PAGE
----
I dont understand it but do know you are doing amazing things Jensen567. :+1:
At first pass I think the GPIO pins of an ATTiny all line up pretty well. It seems plausible that power and ground could be dealt with although I admit I haven’t having studied the PCB. I think it’s worth a try. I’m willing to give it a go as soon as either 1) my next batch of H1-A drivers arrives or 2) I run out of reflectors and emitters to explore on the test rig where my “extra” driver sits right now.
I’m still happy to program the PIC. More about that soon
Have you seen this project?
Seems there is no current regulation. Just voltage boost.
That tindie board would be useful for embedding in something that just needs a voltage source, but as kiriba pointed out it has no current regulation.
Doing the same reverse engineering on the KX70 now. Found out why the output isn’t regulated, they skimped on an LDO voltage regulator and went with a 0 ohm jumper link instead. This means the power supply for the op-amp, as well as the PWM voltage going to the op-amp will drop with battery voltage. Funniest part is that the pads are there for the regulator, so add in a $0.40 part from mouser and it should be fully regulated again. Standard SOT23 footprint for the regulator.
Micro controller also seems to be a different model, doesn’t match the pinout of the PIC or ATTiny. Might be a custom chip as it is unmarked. Will post the schematic when I finish drawing it.
Look at this beauty I've found, Jensen567. Treats your pocket with plenty of care:
Here are the H1-A scope plots, as well as a more readable schematic. We can see mode spacing stock is approximately <1, 10, 33, 99.
I also have the KX70 Schematic, and a simple upgrade. Will grab scope plots for KX70 when I get a chance. Here is stock, followed by a simple mod that will keep it regulated, and best of all the PCB supports it!
If we look at pictures of the PCB we can see the 0-ohm jumper to the left of the inductor, cleaning the board up and we see pads for an SOT23 regulator. Also, anyone have any guesses to a compatible MCU?
Don’t mind the big hole in the IC… That’s why we don’t short the output. This driver is back together and working though!
Have anyone managed to connect a e-switch to a H1-A?
I want to remember reading in some thread that it had been done, might have been the H2-C driver though.
I do remember reading about someone getting an e-switch on H1-A or H2-C, they were just shorting power at the MCU for mode changes.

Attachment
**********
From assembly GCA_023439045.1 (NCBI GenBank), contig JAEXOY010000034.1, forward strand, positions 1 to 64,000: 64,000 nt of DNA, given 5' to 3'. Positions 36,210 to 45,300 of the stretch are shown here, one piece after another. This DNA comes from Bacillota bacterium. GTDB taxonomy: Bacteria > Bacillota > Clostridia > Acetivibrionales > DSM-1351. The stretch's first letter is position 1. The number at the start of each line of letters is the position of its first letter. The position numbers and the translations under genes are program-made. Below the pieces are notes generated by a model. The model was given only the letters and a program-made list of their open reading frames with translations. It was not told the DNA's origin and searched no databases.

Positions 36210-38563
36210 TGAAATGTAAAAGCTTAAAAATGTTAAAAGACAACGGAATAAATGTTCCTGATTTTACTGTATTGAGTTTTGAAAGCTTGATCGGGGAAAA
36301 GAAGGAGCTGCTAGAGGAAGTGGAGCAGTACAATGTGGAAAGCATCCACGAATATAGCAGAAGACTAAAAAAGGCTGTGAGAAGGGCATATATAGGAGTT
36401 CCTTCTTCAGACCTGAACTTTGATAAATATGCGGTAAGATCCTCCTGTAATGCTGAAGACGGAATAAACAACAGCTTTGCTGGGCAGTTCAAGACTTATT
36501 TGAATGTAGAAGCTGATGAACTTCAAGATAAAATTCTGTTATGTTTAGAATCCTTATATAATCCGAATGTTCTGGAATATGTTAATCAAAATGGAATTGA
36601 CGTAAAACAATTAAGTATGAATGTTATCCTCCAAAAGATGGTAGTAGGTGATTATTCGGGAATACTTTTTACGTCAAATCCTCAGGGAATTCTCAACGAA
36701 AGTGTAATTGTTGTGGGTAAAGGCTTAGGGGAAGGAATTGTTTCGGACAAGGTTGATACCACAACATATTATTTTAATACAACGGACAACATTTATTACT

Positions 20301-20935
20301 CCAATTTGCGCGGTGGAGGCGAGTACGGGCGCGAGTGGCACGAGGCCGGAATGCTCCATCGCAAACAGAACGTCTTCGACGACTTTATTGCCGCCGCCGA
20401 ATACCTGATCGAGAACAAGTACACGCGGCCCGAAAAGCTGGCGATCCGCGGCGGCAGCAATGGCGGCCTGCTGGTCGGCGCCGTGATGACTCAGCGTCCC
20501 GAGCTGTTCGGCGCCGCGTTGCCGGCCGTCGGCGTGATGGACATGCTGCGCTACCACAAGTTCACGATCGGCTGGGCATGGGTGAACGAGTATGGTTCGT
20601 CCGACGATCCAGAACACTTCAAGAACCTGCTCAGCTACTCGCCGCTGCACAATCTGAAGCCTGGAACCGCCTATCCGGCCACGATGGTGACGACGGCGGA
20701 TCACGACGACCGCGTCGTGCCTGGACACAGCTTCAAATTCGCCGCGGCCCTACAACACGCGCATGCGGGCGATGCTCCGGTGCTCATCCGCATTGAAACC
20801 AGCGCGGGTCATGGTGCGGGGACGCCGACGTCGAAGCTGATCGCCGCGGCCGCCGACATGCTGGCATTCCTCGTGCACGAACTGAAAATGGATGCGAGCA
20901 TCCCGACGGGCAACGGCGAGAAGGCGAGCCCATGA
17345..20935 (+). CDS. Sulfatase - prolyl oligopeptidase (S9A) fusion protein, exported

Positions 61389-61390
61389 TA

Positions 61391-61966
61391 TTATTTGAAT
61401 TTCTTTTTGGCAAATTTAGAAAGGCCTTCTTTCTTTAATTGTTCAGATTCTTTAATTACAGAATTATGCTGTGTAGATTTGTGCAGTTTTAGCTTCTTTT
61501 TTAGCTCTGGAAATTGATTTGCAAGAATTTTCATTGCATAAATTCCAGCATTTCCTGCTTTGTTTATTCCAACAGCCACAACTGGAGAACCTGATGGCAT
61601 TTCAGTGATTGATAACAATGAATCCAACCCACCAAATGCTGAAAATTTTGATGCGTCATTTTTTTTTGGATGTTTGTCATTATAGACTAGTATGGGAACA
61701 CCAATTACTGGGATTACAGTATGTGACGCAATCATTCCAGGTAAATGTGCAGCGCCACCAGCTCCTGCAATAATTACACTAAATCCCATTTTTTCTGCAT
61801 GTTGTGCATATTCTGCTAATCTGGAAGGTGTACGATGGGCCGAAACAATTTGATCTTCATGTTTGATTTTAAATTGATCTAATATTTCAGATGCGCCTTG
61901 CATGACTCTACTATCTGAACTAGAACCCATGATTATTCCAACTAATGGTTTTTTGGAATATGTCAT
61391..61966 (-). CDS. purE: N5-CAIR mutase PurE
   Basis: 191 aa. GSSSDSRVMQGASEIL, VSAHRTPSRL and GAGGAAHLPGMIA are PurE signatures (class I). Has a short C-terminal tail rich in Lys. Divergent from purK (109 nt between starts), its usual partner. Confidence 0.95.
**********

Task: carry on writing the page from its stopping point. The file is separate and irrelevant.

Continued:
If we rewrite the firmware we have 2 free pins that could be used for e-switch.
That was me, on a H2 - I think I was grounding pin 1, which is probably a bad idea, looking at the diagrams above…
Nevertheless, it scrolls through the modes.
Easy e-switch to change modes:
- Raise boost IC's pin 1.
- Between the power input trace and the boost IC raised pin, place a normally closed momentary pushbutton.
- Finished! :-)
Ild like to here more about converting to eswitch
Did you mean MCU pin 1? A normally closed momentary switch on MCU pin 1 would do what you describe, and is IMO a good option for e-switch on H1-A.
Putting a switch between the TPS61088 Boost IC pin 1 I don’t think would work, as the MCU won’t know power to the converter cycled. It is also very difficult to lift a pin on QFN package parts.
I have noticed an error in the H1-A Schematic, the resistor on Boost IC pin 19 (Ilim) should be 100k not 10k. I also would suggest we go to a 2.5V LDO regulator on both KX70 and H1-A vs the 2.8V LDO H1-A uses.
This would allow us to maintain regulation right down to the 2.7V minimum input for the TPS61088 IC. A big improvement I think we can make with custom firmware is a lower voltage cutoff for the LVP.
:facepalm: LoL! Sort of that, yes. Undercooked reply. :-)
By the way, is there some sort of really tiny latching pushbutton switch? I believe a tail MOSFET switch could be made using 2 × CR1216 cells, but heck…
I have a Lumintop Elfin which uses a tail MOSFET switch with a super tiny button cell. SR416 I think.
Working on the drawings for H2-C and I think I finally figured out the Boost IC, I believe it to be a Monolithic Power Systems MP3428.
I realized I was wrong about it being integrated switch, the MOSFET on board is just to between the boosted output and the LED+ terminal, not entirely sure of its purpose, but I will read through the data sheet.
They also feed the ground through 2 n-channel MOSFETs which are always on. Not sure why they did that either. Between these 3 drivers I have had quite a few “why did they do it like that?” moments.
What happens if we put a switch to control the grounding MOSFET gates?